Mineral Exploration

Deposit Type References:

Volcanogenic Massive Sulfide (VMS)


VMS, also known as volcanic-hosted massive sulfides (VHMS) deposits, are defined as a massive accumulation of pyritic sulfides formed during discharge of hydrothermal fluids on the seafloor ("black smokers") and by replacement of reactive seafloor rocks such as shales and carbonates. The metal distribution is zoned with a decrease in Cu/(Zn + Pb) upward and outward from the base of the lens-shaped massive sulfide deposit. VMS deposits are important sources of copper, zinc, lead, gold and silver, with cobalt, tin, barium, sulfur, selenium, manganese, cadmium, indium, bismuth, tellurium, gallium and germanium as co- or by-products. VMS deposits can exhibit high metal grades with sulfide content up to 60% and are one of the more common economically exploited deposit types.

Sedimentary Exhalative (Sedex)

SedEx formation model from Selwyn Basin, Yukon-B.C. Canada.

SedEx deposits are characterized by finely laminated sulfide minerals precipitated on the sea floor from exhaled hydrothermal fluids.  These deposits are stratiform in nature but vary greatly in shape.  They are similar to VMS but are hosted in sedimentary rocks (shales, carbonates), typically formed far from the vent source, and formed in fault-bounded, reduced sedimentary basins on continental crust rather than oceanic crush. SedEx deposits are the most important source of lead, zinc and barite (~50% of world's lead & zinc reserves) and can host economic concentrations of silver, copper, gold, bismuth and tungsten.



Porphyry Copper Deposits (PCD) are centered on a felsic to intermediate intrusive that contain disseminated sulfides with vein and veinlet-hosted silicates + sulfides.  These deposits exhibit broad-scale wall-rock alteration zones formed from hydrothermal fluids in arc-related settings sourced from subduction zone magmas.  PCDs are characterized by large tonnages and low grades of ore mineralization and an intrusive complexes that are surrounded by vein stockwork and hydrothermal breccias. They generally contain multiple stages of mineralizing events. Many other mineral deposit styles are associated with PCDs including: epithermal Au, carbonate replacement, and skarn deposits. PCDs represent the largest source of mined Cu and a significant portion of global Au production.  The term Porphyry Copper Deposit can be misleading as there are many types including: Cu, Cu-Mo, Cu-Mo-Au, Cu-Au, Au, Mo, W-Mo, Sn, Sn-Ag and Ag.

More deposit types coming soon!

Exploration References (Affiliates):

Mining Geology HQ recommends the following books as premier guides for general field geology and mineral exploration. Each link is an affiliate link meaning that Mining Geology HQ will earn a small percentage of sales by providing this recommendation. We aim to provide recommendations only on products we have personally used and feel would be helpful to industry geologists:

Geology in the Field
Compton, Robert, Geology in the Field - This is essentially the field geologist's Bible. A few chapters may be a bit out of date (mapping with an alidade anyone?) but this book is a must for any geologist.



Bates, Robert, Dictionary of Geological Terms - Another staple for any practicing geologist. There are many good dictionaries available. This happens to be one we have used and recommend.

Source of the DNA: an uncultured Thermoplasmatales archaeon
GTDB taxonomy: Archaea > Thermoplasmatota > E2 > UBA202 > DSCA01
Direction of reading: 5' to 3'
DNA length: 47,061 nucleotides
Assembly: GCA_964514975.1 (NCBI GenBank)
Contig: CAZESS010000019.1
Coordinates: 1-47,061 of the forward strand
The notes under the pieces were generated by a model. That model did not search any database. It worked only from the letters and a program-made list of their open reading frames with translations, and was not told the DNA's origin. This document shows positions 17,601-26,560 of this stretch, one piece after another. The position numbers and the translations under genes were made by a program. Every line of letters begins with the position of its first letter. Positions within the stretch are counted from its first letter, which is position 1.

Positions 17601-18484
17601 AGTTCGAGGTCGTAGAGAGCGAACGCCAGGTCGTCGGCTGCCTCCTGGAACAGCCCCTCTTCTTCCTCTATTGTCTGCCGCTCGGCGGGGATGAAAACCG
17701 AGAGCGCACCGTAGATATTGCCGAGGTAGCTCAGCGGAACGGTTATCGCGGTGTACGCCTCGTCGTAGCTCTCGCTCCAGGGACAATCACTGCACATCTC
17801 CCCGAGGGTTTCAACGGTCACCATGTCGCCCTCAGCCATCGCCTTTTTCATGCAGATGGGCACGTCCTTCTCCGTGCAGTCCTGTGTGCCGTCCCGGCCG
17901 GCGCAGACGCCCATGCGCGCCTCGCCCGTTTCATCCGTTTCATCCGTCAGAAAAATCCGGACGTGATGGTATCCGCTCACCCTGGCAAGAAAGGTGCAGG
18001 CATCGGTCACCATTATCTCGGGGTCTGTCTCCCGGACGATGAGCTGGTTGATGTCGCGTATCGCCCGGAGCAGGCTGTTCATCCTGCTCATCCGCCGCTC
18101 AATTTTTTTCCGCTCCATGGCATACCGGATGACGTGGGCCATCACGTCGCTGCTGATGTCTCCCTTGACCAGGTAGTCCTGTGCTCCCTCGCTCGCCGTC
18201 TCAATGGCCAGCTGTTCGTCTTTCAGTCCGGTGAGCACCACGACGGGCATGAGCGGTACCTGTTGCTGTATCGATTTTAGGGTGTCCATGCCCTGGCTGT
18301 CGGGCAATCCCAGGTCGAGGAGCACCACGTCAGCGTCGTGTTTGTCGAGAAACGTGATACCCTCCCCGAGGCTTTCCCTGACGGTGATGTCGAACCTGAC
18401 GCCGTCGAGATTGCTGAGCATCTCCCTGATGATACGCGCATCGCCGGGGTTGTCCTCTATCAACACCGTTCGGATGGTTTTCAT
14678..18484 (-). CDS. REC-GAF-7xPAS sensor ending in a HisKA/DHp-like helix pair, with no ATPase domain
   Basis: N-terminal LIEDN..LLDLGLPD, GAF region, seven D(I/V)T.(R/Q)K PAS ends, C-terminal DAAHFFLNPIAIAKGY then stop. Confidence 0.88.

Society of Economic Geology, 75 Years of Progress - A wonderfully detailed explanation of various deposit types with global examples by leading experts in Economic Geology. 


Koger, et al., Industrial Minerals & Rocks (SME) - A required reference for anyone in Industrial Minerals. This is the latest version published by the Society of Mining, Metallurgy, and Exploration based in the U.S.


Geology ore deposits

Guilbert, J. and Park, C., The Geology of Ore Deposits - The classic textbook of Economic Geology. This is a standard go-to for any geological library.


Evans, Ore Geology and Industrial Minerals - A good introduction to the basics of various deposit styles including industrial minerals deposits. The updated 3rd edition is a good one!

Exploration Software (free):

The following software packages are not endorsed by Mining Geology HQ but are free open-source software. High-quality work can be performed on these software packages which makes them ideal for the geologist on a shoe string-budget. After all, software is just a tool to convey your understanding, experience, and knowledge. The key is quality data, well-tested hypotheses, and sound interpretations.

Geoscience ANALYST - Developed by Mira Geoscience, this 3D visualization and communication software is for integrated, multi-disciplinary Earth models and data. Check out the video here.

QGIS - Open-source GIS software.

ParaViewGeo - Open-source visualization package created specifically for the exploration and mining industry.

DXF2XYZ - Software to convert a DXF file to an XYZ file, (i.e., a comma delimited text file containing just xyz coordinates). It is useful for extracting the raw XYZ coordinates from a DXF file containing contours or other elevation entities.

3D Viewer - Simple viewer for various 3D shape files (dxf, dwg, tin, 3ds).

GCDkit - Geochemical data toolkit for handling and re-calculating whole-rock analyses from igneous rocks. It is written in R, a language and environment for statistical computing and graphics. 

Structural Geology programs - Below are hyperlinks to a variety of structural geology related software which integrate nicely with Google Earth. They are provided by Dr. Rick Allmendinger (Professor at Cornell): Stereonet 9, Faultkin 7, GeoMapDataExtractor, MohrPlotter, FaultForward v6, AreaErrorProp, plus additional utility software available from his website.